If the wind blows away the warm surface waters of a lake, cold water flows in from the depths. As a result of this effect the temperature in Lake Geneva recently sank to 8 degrees. A project led by Eawag and EPFL had predicted this cooling event.
On Wednesday 28th June, Geneva’s residents were swimming in waters of 23 degrees at the Bain des Pâquis beach on Lake Geneva. Forty-eight hours later, on Saturday morning, 1 July, the water temperature at the same location had plummeted to a chilly 8 degrees. In the entire lower lake basin, the Petit Lac, from Rolle to Geneva, the surface temperature had sunk to 15 degrees. The culprit was a continual south-westerly wind that pushed the upper, well-warmed water layer to the northeast. Cold water from the depths flowed in – a phenomenon known as upwelling in Lake Geneva as well as elsewhere. It is seldom so extreme, and those who were not forewarned were unpleasantly surprised when entering the water. “I had to put my wetsuit on”, said a sport swimmer to the newspaper Le Temps: “It was like swimming at Christmastime.”
Most frequent in early summer
Prof. Alfred Wüest is director of the lake physics laboratory in Lausanne, which is jointly managed by Eawag and the EPFL. He explains the latest upwelling in Lake Geneva: “The longer and deeper the lake, and the longer the wind blows from the same direction, the stronger the effect”. In addition, the warm surface layer is now, at the start of summer, relatively thin. Only the uppermost 3 to 4 metres are warmed up, and below this level the temperature sinks rapidly. “This is like the top layer of cream in a milk jug”, says Wüest, “If it is blown away, the fresh milk below can be seen.” The residents of Geneva could do little more than get their feet wet in the 8-degree waters, and in Lausanne the chilly, 15-degree waters were rising to the surface, whereas, meanwhile in Montreaux and Évian-les-Bains, the lake remained at a temperature of 22 degrees.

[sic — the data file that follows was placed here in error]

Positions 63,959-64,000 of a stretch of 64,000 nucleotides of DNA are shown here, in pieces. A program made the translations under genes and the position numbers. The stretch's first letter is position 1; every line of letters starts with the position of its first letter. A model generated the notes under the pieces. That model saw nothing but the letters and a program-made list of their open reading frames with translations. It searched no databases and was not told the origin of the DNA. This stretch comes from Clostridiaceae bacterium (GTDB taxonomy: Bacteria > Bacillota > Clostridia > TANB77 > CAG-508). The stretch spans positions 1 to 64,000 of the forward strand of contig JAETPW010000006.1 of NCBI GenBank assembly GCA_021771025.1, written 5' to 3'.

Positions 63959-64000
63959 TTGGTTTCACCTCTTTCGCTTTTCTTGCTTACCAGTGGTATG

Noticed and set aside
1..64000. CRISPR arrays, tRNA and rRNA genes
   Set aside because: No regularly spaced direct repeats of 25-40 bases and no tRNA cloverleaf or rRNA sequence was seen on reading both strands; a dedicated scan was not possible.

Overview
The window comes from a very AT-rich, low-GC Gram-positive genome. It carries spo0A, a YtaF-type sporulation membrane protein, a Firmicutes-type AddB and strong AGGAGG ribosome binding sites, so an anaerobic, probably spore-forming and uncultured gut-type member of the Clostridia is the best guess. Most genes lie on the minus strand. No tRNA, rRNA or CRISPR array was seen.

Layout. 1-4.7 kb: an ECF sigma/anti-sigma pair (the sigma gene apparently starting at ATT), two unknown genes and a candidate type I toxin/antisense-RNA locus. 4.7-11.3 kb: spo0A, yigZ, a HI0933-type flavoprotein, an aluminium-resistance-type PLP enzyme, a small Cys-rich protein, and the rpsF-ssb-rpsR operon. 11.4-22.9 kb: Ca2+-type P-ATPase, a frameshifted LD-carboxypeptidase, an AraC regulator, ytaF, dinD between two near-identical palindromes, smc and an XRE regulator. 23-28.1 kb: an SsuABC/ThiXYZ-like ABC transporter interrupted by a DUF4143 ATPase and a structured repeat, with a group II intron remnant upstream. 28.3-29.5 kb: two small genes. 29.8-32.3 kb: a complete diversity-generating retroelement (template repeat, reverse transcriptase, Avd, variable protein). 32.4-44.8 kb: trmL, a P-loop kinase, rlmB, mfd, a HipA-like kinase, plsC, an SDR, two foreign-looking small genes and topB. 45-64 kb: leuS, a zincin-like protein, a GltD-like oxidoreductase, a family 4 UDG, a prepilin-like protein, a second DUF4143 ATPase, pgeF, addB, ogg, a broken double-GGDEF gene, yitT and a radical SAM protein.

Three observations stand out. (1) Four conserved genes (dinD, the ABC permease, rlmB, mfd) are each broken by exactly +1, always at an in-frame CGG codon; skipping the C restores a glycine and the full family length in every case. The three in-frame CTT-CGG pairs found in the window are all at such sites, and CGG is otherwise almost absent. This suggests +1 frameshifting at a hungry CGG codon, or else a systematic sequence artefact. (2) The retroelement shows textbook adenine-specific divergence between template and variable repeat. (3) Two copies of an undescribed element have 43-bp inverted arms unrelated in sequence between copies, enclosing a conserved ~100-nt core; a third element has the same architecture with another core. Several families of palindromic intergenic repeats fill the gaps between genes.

Predictions from a model
Researchers have created a model which can be accessed by the public on the website , which uses current and predicted data from MeteoSchweiz, hydrological data from the Federal Office for the Environment and satellite data to map the lake water temperatures. The model can forecast from three to five days into the future, and it made a very accurate prediction of the upwelling phenomenon on 1 July. It is available for Lake Geneva, Lake Biel and Lake Greifen. The website was created by EPFL doctoral student Theo Baracchini, and has also recently been made available as an app for mobile phones (Android: meteolakes).
Eawag’s Damien Bouffard is director of the parent project Coresim, financed by the European Space Agency ESA. The acronym stands for “Coupling Remote Sensing In Situ and Models” – the integration of increasingly detailed time and space data from satellites, earth stations and models.
Bouffard is pleased that swimmers and event organizers are making use of the water-temperature predictions. But his chief aim is to create added value for research. At present, only monthly measurements are available for many lakes. Scientists who wish to couple their own data, e.g. on the distribution of nutrients in the lake, with lake physics, would have to work out a great many interpolations, he says. In the future, feedback between measured and modelled data will optimise data quality and thus improve research results as well as assist lake-management decision-making.